Defence Minister AK Antony on Wednesday warned under-performing state-owned defence manufacturing units that they were in danger of being washed away by their competitors if they did not shape up.
"I am not satisfied with the functioning of some defence public sector undertakings and ordnance factories," an unusually combative Antony said at a function for giving away awards of excellence to state-owned units.
"They are not working properly. They must improve otherwise it will be difficult to survive in the current era of change," Antony stressed, while departing from the prepared text of his address.
"The government can support you up to a point but you must fulfil your promise to deliver or no one can help you in this era of competition," he maintained.
"At the same time, those at the top must innovate or they will not be able to retain their top position. There is always scope for improvement."
Urging defence public sector undertakings and ordnance factories to spend more on R&D, Antony pointed to the example of the pharmaceuticals sector, both government and private.
"Unless you spend more on R&D, you will not be able to take advantage of the technology that will flow into the country from (the) offsets (clause governing imports of military equipment). This will be a tragic loss to the nation," the minister asserted.
Under India's new defence procurement policy announced last year, 30 per cent of all deals valued at over Rs 300 million have to be re-invested in the country. It has been estimated that this will bring in some $8-10 billion over the next five years.
During the address, Antony noted that India's burgeoning economy and its growing clout in international affairs posed a fresh challenge for the armed forces and necessitated a rethink on the priorities of defence preparedness.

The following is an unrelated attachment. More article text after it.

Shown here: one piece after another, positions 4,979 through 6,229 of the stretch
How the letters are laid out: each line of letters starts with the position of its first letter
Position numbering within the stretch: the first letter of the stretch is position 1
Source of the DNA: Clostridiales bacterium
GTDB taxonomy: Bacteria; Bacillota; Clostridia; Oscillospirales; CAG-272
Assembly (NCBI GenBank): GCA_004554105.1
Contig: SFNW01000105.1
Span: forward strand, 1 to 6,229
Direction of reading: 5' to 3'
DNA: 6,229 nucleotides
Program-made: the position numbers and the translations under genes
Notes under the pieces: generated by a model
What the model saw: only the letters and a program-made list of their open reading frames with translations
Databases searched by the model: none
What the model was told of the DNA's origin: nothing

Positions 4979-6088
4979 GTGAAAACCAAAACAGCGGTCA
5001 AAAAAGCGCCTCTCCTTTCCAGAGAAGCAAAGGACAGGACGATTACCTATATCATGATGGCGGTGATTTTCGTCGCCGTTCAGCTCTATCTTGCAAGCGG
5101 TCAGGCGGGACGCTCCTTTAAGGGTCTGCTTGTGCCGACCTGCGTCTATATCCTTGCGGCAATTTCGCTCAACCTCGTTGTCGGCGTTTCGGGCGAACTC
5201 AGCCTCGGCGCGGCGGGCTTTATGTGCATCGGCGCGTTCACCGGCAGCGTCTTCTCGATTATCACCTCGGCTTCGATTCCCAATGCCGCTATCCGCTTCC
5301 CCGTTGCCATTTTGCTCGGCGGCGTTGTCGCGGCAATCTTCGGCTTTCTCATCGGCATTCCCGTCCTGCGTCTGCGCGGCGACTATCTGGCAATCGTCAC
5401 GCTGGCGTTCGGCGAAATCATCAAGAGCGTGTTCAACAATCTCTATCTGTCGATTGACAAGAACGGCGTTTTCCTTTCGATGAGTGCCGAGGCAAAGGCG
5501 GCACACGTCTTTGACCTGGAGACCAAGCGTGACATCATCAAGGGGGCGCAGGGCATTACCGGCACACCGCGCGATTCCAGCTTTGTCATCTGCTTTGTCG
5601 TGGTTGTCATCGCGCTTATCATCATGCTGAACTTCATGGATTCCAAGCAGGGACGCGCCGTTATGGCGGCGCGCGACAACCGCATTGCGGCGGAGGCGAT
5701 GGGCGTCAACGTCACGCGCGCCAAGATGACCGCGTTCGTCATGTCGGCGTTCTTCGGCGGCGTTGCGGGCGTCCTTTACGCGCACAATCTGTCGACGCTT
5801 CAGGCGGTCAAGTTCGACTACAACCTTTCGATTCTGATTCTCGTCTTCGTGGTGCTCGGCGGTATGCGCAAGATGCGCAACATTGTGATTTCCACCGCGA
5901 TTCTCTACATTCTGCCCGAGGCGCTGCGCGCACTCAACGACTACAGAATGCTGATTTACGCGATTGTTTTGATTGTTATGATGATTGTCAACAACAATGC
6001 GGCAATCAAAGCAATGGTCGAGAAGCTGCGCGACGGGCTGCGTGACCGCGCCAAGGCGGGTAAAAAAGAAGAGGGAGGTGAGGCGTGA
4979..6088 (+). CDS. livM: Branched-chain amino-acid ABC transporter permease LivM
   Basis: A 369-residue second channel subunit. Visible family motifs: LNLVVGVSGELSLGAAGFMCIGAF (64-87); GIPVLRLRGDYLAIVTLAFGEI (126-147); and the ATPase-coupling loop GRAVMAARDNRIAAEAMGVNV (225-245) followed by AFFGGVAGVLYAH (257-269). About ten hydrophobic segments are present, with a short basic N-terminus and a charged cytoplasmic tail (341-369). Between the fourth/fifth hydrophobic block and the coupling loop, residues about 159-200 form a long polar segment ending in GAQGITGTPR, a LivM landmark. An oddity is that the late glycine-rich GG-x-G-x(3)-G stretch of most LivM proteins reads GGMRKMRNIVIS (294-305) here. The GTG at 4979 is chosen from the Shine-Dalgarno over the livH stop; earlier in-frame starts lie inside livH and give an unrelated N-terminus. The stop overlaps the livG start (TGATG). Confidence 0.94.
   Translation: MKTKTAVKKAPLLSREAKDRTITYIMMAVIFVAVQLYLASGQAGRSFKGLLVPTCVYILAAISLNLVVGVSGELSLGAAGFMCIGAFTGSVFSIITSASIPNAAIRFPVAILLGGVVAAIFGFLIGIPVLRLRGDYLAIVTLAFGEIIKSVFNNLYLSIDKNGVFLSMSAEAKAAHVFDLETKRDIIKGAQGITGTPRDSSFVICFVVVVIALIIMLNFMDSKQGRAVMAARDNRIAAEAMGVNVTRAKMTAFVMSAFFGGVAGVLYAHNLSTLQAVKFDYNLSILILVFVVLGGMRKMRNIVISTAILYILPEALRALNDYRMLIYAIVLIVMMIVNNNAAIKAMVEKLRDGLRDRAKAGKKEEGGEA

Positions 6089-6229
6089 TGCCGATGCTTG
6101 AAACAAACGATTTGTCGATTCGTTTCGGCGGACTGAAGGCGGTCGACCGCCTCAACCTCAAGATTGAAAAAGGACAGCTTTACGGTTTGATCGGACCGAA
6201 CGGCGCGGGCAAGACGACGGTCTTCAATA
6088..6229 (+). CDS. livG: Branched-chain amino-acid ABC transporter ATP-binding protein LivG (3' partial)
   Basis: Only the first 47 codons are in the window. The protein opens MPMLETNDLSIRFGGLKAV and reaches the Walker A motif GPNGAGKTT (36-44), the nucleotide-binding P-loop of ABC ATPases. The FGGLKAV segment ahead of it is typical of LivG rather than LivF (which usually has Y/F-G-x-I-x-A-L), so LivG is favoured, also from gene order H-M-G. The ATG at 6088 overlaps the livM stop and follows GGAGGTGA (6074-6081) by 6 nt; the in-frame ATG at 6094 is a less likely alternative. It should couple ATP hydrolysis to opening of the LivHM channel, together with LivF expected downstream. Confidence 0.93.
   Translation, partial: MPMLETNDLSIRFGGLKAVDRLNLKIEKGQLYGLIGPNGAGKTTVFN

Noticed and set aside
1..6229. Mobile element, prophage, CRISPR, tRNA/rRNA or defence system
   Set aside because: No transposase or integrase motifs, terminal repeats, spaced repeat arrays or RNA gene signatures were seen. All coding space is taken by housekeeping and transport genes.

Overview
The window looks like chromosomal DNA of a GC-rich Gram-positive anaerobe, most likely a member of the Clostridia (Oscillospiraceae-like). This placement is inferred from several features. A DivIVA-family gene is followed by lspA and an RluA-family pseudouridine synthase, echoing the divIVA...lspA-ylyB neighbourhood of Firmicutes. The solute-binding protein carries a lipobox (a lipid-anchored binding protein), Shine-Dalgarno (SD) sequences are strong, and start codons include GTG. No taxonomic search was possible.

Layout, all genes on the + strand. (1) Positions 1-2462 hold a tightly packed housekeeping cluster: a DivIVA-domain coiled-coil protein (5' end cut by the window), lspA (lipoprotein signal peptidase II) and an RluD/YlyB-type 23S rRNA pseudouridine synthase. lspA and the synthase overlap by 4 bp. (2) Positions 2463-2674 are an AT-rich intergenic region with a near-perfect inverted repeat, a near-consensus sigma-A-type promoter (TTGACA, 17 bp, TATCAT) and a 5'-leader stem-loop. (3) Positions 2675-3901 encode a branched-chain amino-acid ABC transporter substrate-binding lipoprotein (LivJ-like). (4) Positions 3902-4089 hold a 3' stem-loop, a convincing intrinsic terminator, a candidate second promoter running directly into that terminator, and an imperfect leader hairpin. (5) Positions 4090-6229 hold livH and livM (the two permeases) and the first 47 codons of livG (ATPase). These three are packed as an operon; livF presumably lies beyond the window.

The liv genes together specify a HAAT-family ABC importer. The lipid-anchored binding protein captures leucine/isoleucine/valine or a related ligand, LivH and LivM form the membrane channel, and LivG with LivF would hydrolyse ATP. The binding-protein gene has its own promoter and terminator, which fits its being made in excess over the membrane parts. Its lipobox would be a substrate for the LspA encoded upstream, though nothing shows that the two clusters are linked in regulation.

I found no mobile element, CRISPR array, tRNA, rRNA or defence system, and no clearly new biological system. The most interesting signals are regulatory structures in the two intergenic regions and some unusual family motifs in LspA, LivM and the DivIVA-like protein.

"The increasing demand for latest and high-end technology products and services requires constant upgrading of technologies through in-house development and other means like acquisition," he maintained.
Noting that defence public sector undertakings and ordnance factories possessed high-end technologies, Antony said: "Exchange of information and pooling of technological resources will ensure better utilisation of assets and bring about a qualitative improvement in products. It will also avoid duplication of efforts and give more value for the money invested."
Appreciating the fact that several private sector companies have obtained licenses for production of a wide range of defence-related products, the minister urged public sector companies to come out of the "safety zones and understand that we are not living in a monopolistic age".
"At the same time, it must be emphasised that the public sector and the private sector need not look at each other as rivals, but rather as partners of the government on our march toward the growth and development of India as an economic superpower and a military powerhouse," Antony contended.